Crocker Art Museum Announces Retrospective of Ceramic Artist Karen Karnes

. April 21, 2012 . 0 Comments

The Crocker Art Museum will present a major retrospective of ceramic artist Karen Karnes from June 23 through September 30, 2012. For more than 60 years, Karnes has been at the forefront of the studio pottery movement, creating some of the most iconic vessels and sculptural objects in American ceramics. This exhibit will highlight 69 masterworks from this pioneering artist.


Karen Karnes, 1969, salt-glazed stoneware, 19 inches. Currier Museum of Art, Museum Purchase: The Henry Melville Fuller Acquisition Fund, 2006.23; Vessel, Karen Karnes, 1984, produced in Morgan, VT, glazed stoneware, wood-fired,14 x 13 x 13 in. Collection of Dr. Martin and Joyce Halpert. Photo credit: Anthony Cuñha; Three Forms, Karen Karnes, 2002, produced in Morgan, VT, stoneware, salt-glazed, (L) 20½ x 4½ in.,(M) 30 ½ x 6¼ in. (R) 23½ x 6¼ in.Private Collection, New York Photo credit: Anthony Cuñha

Karnes’ artistic output is recognized for its understated, poetic surfaces, and sublime biomorphic forms. From her dramatic salt-glazed pottery of the 1960s and ‘70s, to her most recent joined sculptural pieces, Karnes consistently has challenged herself and has transformed expectations of the medium. She remains one of the medium’s most influential working potters today and is a mentor to several generations of studio potters.

“American Craft” magazine noted “Karen Karnes is more than admired in the ceramics world; she is beloved. ‘A Chosen Path: The Ceramic Art of Karen Karnes’ is a reminder of what a pleasure it can be to encounter in person, the full range of work created by such a figure.”

Born in 1925 in New York, Karnes studied at Brooklyn College and later at Alfred University. In the early 1950s, Karnes was a potter-in-residence at North Carolina’s avant-garde Black Mountain College. In 1954, Karnes moved to Stony Point, New York, where she continued to produce functional, salt-glazed pieces until 1979. She eventually moved to Vermont and adopted a more conceptual approach and wood-firing techniques.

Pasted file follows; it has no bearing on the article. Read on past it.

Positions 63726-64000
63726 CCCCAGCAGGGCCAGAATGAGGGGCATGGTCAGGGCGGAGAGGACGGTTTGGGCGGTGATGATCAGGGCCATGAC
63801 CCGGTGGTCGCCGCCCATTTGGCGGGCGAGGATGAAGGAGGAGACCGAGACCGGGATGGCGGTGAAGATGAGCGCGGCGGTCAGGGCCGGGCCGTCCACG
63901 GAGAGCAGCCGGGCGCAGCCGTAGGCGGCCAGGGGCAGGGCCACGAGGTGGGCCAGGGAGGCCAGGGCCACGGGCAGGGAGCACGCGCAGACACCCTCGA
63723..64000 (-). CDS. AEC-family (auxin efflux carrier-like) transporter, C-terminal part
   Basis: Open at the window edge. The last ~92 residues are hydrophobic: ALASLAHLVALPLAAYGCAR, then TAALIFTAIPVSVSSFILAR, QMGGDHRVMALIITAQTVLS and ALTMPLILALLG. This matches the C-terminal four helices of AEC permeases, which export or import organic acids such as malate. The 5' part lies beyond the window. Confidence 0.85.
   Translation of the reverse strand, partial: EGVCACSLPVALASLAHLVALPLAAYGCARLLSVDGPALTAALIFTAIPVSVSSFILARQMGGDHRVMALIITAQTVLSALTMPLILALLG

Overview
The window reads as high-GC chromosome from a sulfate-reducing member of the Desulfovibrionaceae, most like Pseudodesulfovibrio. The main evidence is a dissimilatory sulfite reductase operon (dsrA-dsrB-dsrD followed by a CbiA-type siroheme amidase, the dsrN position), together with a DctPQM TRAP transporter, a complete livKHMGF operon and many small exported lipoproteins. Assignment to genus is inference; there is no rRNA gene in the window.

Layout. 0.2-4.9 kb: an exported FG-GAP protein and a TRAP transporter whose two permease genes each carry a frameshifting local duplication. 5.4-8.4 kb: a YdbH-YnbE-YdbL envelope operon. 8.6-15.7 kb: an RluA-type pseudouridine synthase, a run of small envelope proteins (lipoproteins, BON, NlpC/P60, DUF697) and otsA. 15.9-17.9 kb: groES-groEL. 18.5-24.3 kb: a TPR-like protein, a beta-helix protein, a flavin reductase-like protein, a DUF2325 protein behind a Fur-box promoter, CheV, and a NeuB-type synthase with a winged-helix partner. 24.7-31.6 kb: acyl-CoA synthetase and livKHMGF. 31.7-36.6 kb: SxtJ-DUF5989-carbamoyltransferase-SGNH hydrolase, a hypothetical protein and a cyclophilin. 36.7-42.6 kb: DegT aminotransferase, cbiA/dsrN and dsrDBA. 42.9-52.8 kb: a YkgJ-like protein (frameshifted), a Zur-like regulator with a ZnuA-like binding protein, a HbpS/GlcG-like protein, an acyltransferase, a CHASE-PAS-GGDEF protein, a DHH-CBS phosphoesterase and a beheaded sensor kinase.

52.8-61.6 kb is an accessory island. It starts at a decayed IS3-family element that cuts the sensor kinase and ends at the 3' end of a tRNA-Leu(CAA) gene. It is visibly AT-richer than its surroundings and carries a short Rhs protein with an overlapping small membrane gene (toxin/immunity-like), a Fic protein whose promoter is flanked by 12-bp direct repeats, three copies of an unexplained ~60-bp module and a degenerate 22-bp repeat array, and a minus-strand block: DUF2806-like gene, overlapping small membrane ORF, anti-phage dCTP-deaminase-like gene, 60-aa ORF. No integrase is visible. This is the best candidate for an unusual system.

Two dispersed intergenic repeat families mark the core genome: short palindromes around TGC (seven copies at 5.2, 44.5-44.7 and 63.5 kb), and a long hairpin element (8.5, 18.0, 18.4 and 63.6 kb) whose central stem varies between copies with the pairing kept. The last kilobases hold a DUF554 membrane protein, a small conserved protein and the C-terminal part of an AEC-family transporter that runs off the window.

“A Chosen Path: The Ceramic Art of Karen Karnes” was organized by the Arizona State University Art Museum Ceramic Research Center. The exhibition is accompanied by a catalogue edited by ceramist Mark Shapiro and ceramics historian Garth Clark.

The Crocker Art Museum was the first art museum in the Western U.S. and remains one of the leading art museums in California. Established in 1885, the Museum features one of the country’s finest collections of Californian art, exceptional holdings of master drawings, a comprehensive collection of international ceramics, as well as European, Asian, African, and Oceanic art. The Crocker is located at 216 O Street in Downtown Sacramento. Museum hours are 10 a.m.–5 p.m., Tuesday–Sunday; 10 a.m.–9 p.m., Thursdays. For more information, call (916) 808-7000 or visit crockerartmuseum.org

Crocker Art Museum
216 O Street
Sacramento, CA 95814
916.808.7000
cam@crockerartmuseum.org

Category: Museum News

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